When you see this in conjunction with the bird sleeping more than usual, then it’s easy to draw the conclusion that the bird is sick. Budgies can take a turn for the worse fast, and this means that you want to contact the veterinarian fast.
Another thing to look out for is a lack of appetite. Both baby budgies and adult budgies might not eat as much as usual when they’re feeling sick.
If your bird doesn’t seem that interested in eating food, then that’s not normal. You should see this as a clear sign that the bird needs medical help.
Drinking less than usual is also a reason to be concerned. Your budgies should be drinking water as normal if they’re healthy.
Does your bird have watery eyes or nostrils? When you examine the bird closely, you might be able to spot little signs like this that you’d normally miss.
Sometimes sick birds will also have beaks that become a bit overgrown. If the budgie’s beak looks a bit too big, then that might be something to consult the veterinarian about.
You’re also going to want to call a veterinarian right away if you see that the budgie is experiencing swelling. Any type of swelling is dangerous, and you won’t be able to know what’s going on until you get help.
Bleeding would obviously be a very bad sign that you shouldn’t ignore. Limping or perching while holding one leg up is a sign that the budgie is injured in some way.
How to Keep Budgies Healthy
Keeping budgies healthy shouldn’t be all that hard when you get down to it. You just need to do your best to care for them.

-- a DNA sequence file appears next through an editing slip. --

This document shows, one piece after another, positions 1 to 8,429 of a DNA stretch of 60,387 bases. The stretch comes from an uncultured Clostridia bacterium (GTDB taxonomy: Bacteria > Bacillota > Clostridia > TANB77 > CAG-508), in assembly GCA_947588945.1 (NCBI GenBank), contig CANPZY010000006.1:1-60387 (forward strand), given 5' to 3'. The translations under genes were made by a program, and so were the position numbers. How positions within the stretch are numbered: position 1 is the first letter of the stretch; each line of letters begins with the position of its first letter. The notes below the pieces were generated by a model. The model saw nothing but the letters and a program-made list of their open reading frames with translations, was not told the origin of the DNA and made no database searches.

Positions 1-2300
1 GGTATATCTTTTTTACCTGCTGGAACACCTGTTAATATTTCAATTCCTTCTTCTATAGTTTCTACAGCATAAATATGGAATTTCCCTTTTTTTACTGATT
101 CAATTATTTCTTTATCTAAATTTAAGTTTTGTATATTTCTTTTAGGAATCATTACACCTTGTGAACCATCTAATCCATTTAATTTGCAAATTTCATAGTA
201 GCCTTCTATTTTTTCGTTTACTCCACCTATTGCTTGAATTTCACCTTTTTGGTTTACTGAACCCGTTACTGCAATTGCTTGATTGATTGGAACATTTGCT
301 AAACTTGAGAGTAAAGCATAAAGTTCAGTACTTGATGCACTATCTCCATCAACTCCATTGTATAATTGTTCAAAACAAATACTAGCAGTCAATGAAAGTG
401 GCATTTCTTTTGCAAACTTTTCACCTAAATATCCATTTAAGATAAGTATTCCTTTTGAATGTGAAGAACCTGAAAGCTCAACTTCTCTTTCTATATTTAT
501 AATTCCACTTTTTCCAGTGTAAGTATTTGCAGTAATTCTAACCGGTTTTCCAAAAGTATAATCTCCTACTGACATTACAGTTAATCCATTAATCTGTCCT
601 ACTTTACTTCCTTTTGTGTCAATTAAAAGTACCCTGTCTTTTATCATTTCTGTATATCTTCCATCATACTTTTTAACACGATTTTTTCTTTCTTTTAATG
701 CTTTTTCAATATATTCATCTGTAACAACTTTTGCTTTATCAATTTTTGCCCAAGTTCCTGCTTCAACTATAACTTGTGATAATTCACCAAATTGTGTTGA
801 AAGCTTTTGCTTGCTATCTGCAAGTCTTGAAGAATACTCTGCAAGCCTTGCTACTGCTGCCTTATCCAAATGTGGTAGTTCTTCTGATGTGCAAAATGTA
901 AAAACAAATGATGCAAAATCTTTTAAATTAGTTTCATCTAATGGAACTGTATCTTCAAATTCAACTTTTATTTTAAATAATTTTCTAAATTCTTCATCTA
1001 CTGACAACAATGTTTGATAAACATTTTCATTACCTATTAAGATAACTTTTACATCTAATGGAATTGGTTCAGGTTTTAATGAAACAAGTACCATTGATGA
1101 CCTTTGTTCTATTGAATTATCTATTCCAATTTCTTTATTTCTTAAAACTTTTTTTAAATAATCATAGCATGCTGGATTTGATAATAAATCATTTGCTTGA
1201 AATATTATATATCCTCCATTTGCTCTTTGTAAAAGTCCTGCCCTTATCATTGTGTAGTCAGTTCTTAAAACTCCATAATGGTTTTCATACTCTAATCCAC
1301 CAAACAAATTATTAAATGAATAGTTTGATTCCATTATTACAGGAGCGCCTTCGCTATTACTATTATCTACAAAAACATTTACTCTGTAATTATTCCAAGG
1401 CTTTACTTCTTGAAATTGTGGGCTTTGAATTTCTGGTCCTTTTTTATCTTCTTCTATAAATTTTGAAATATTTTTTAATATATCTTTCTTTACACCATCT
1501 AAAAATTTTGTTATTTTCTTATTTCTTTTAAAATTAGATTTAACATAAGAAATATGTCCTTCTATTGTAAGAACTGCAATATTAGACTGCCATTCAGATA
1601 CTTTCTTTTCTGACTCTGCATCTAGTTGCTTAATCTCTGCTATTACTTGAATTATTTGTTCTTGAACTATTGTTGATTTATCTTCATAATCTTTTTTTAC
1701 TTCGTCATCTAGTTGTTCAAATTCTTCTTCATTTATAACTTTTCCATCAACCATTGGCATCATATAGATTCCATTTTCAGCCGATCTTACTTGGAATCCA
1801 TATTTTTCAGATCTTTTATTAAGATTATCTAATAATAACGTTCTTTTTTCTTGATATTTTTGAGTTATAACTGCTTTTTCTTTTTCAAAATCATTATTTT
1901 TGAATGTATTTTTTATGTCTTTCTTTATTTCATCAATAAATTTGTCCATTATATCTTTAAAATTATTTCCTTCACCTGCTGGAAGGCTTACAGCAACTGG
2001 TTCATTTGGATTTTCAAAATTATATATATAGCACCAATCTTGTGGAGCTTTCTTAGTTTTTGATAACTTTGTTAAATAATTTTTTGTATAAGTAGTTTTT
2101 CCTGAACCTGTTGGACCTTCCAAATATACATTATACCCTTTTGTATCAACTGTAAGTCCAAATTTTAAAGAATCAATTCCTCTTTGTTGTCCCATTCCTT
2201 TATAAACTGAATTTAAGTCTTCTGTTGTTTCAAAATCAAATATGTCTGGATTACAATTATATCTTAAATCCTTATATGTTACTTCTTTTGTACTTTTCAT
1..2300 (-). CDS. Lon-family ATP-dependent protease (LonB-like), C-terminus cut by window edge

Ensure that your budgies are eating enough food, and only give them foods that are recommended for budgies. Treats are fine sometimes, but you need to ensure that you aren’t giving the bird things that it shouldn’t be eating.
Give your bird enough room to play, too. You want your budgies to be in cages that are large enough for them to avoid feeling too cramped.
Cleaning the bird cage is also going to be imperative. If you don’t keep up with cleaning the cage, then it could easily get too dirty, and this could negatively impact the health of your birds.
You’ll also want to clean your budgies by giving them access to a bird bath. Budgies actually really love splashing around in these baths, and they’ll do a good job of staying clean.
Give the budgie toys so that they will stay occupied. These birds love to play, and they’ll also really appreciate being kept in pairs so that they won’t get lonely.
Keeping all of this in mind should make it simple to maintain the health of your budgie. Baby budgies will be just fine so long as you’re a good and proactive bird owner.
I have two Associate’s degrees, one in Medical Assisting and the other in Computer Technician, and I am roughly five classes from a bachelor’s degree. Though I never ended up working in the medical field, I have five and a half years of experience in IT. I recently became a stay-at-home mom to my two young boys and also have two dogs and two cats. I grew up with pet dogs, cats, hamsters, budgies, cockatiels, and fish and also love horseback riding. In my spare time, I love to bake and read pretty much anything I can get my hands on.